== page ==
Under the American Rescue Plan Act, states received $195.3 billion in aid, divided according to each state’s number of unemployed workers. Local governments, meanwhile, received $130.2 billion, split between cities and counties. While much of this money remains unallocated as of this writing, AAHOA and its state partner associations are actively negotiating to have as much of this funding as possible directed to hotels and the workers and communities they support. For example, in Virginia, AAHOA Members have sent more than 1,000 letters to their legislators in support of a hospitality grant program. Gov. Ralph Northam has included the hospitality industry in his list of ARP funding priorities.


And that’s not all

Here’s a rundown of some of AAHOA’s efforts (and some successes) in the name of spearheading and championing hotelier-friendly legislation. And the advocacy team works tirelessly to educate members about the benefits of countless proposed bills, rally support in favor of them, and lobby lawmakers on members’ behalf.


  • PPP Flexibility for Farmers, Ranchers, and the Self-Employed Act (S. Cardin, R. Velazquez): Allows hotels hotels formely ineligible for PPP (opened after Feb. 15, 2020) to become eligible
  • Healthy Workplaces Tax Credit Act (S. Portman, R. Rice): Allows tax credits for employer expenses for protecting employees from COVID-19
  • Advocate for additional targeted relief, including EIDL loan increase up to maximum of 2 million per entity (waive affiliation rules and total cap at 2 million)
  • Advocate for an increase in 504 and 7a debt relief funding


  • Hotel Jobs Act (S. Schatz, R. Crist): Provides grants for payroll and PPE credits to support rehiring grants for payroll calculated by multiplying by three the average total monthly payments for payroll costs in a three-month period to be used over 270 days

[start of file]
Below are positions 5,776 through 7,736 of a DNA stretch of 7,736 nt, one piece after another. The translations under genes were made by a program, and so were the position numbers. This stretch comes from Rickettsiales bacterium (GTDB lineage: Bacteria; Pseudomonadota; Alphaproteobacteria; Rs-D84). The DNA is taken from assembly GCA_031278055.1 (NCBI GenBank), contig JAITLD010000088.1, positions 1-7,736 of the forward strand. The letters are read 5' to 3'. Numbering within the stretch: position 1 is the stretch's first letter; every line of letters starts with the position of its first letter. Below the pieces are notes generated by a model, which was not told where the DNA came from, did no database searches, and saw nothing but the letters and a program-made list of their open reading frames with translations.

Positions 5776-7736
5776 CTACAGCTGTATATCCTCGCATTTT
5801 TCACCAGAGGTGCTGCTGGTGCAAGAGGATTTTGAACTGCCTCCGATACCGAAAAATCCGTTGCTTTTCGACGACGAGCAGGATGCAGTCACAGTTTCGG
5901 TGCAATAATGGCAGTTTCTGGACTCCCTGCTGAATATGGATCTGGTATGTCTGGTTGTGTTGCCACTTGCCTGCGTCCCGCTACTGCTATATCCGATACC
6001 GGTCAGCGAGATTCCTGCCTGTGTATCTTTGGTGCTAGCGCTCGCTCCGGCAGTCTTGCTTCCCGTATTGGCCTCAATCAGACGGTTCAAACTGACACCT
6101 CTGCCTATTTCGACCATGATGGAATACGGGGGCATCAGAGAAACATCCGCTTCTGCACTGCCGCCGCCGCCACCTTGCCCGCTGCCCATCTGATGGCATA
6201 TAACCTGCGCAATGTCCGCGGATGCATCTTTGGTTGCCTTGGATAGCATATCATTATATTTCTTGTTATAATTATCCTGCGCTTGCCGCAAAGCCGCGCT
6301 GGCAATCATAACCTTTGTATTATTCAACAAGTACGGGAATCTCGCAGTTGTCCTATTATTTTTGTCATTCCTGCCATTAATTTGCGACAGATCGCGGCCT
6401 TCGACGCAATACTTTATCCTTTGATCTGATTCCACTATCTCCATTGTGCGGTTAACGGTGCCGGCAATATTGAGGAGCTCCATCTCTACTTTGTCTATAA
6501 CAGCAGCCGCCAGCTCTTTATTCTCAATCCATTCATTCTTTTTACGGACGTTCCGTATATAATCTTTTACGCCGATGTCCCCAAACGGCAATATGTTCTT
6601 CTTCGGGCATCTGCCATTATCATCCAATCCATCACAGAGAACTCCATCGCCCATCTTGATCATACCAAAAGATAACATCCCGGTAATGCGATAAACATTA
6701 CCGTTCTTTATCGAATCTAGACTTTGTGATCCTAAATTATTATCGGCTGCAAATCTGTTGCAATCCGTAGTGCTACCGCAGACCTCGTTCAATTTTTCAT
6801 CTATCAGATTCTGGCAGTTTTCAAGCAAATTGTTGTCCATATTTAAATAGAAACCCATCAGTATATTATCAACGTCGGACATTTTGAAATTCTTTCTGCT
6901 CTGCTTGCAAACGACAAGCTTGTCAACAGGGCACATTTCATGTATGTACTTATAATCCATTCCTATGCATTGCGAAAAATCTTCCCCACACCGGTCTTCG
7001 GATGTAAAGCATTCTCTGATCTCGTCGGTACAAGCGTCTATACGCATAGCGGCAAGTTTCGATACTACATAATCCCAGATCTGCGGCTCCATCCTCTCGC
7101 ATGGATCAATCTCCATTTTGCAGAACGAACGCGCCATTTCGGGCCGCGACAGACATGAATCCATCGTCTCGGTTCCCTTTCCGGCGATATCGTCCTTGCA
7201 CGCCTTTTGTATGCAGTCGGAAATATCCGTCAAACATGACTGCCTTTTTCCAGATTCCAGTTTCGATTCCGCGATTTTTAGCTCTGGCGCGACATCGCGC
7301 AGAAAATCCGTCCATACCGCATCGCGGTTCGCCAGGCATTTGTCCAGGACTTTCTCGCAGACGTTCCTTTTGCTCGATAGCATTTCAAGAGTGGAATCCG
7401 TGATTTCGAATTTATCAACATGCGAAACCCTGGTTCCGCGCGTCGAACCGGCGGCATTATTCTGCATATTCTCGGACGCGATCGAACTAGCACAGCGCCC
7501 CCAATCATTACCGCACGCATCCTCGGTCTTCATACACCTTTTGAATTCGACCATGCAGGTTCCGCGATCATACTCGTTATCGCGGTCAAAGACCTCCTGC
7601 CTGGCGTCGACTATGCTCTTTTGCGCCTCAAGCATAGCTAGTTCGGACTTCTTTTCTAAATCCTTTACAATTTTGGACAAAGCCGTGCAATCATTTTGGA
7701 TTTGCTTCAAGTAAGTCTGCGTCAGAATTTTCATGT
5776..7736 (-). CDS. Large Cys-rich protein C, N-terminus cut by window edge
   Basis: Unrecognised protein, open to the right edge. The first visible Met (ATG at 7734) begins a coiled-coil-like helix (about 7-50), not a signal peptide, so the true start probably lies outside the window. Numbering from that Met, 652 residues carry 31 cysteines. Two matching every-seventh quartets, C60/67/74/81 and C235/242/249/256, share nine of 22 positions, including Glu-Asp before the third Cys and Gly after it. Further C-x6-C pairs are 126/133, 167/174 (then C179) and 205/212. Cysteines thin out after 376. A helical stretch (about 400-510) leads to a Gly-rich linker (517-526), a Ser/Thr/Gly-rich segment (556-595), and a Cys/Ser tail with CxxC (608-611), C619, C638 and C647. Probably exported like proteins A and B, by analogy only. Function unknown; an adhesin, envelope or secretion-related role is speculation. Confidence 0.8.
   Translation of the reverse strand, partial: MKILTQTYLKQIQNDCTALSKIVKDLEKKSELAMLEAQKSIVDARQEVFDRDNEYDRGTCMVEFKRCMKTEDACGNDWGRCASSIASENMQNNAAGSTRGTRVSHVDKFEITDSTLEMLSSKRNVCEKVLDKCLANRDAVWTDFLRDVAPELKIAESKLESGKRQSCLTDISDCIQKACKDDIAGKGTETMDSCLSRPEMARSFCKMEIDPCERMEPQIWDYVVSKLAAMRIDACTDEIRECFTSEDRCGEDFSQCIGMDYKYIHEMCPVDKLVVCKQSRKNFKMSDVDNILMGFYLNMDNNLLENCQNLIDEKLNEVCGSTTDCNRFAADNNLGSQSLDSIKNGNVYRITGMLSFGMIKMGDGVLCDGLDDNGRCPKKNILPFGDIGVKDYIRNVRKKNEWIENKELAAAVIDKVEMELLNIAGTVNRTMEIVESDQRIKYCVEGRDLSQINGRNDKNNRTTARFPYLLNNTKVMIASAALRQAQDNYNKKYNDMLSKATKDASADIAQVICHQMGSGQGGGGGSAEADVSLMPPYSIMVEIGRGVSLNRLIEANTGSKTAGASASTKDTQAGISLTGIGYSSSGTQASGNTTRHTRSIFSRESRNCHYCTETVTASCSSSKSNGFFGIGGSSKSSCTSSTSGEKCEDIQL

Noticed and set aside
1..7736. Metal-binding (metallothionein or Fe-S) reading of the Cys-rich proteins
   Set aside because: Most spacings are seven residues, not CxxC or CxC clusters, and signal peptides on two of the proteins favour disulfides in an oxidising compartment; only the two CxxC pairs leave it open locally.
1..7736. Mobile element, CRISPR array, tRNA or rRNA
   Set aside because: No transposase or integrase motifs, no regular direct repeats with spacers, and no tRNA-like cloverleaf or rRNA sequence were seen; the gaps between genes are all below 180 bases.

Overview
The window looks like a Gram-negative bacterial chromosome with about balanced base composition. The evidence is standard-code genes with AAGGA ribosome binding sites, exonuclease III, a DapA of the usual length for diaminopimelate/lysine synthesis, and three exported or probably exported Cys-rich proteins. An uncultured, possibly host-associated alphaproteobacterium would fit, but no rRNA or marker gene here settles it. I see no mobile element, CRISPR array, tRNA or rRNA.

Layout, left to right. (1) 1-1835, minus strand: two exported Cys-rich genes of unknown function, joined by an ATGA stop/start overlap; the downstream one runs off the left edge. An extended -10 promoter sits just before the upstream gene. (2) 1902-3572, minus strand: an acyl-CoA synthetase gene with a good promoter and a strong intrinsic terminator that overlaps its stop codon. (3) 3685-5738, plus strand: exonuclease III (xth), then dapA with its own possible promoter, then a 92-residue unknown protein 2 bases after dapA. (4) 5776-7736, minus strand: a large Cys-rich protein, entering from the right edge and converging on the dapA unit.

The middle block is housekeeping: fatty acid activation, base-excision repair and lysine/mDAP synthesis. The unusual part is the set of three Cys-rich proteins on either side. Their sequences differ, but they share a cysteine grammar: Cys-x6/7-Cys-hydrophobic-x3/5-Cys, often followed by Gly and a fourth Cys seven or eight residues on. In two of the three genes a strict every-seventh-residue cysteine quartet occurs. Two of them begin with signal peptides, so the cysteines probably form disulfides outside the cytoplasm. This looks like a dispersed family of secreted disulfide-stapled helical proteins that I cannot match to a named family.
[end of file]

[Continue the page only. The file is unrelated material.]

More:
• Back to Work Bonus Act(S. Risch, R. Brady): Provides one-time bonus for unemployed workers who reenter the workforce
  • GSA Per Diem Rate Freeze (R. Crist, R. Bilirakis): Sets the GSA per diem ceiling for FY22 and 23 at pre-pandemic levels
  • Hospitality and Commerce Jobs Act(S. Cortez Masto, R. Horsford): Provides tax credits for attending/hosting a convention, individual non-business travel tax credit, expansion of ERTC


  • Save Local Business Act (S. Marshall, R. Comer): Codifies a “direct” control joint employer standard in both the Fair Labor Standards Act and the National Labor Relations Act
  • Preserving 1031 Like-Kind Exchange: In outlining the American Families Plan and in the FY2022 budget, the Administration called for eliminating 1031 exchange deferrals for gains of more than $500,000
  • Preserving 199A, Small Business Pass Through Deduction: Not included in Biden Administration proposals thus far, testament to the work of a coalition we are in to defend 199A from early sunset (it is set to sunset in 2025 per Tax Cuts and Jobs Act of 2017)
  • EB5 Reauthorization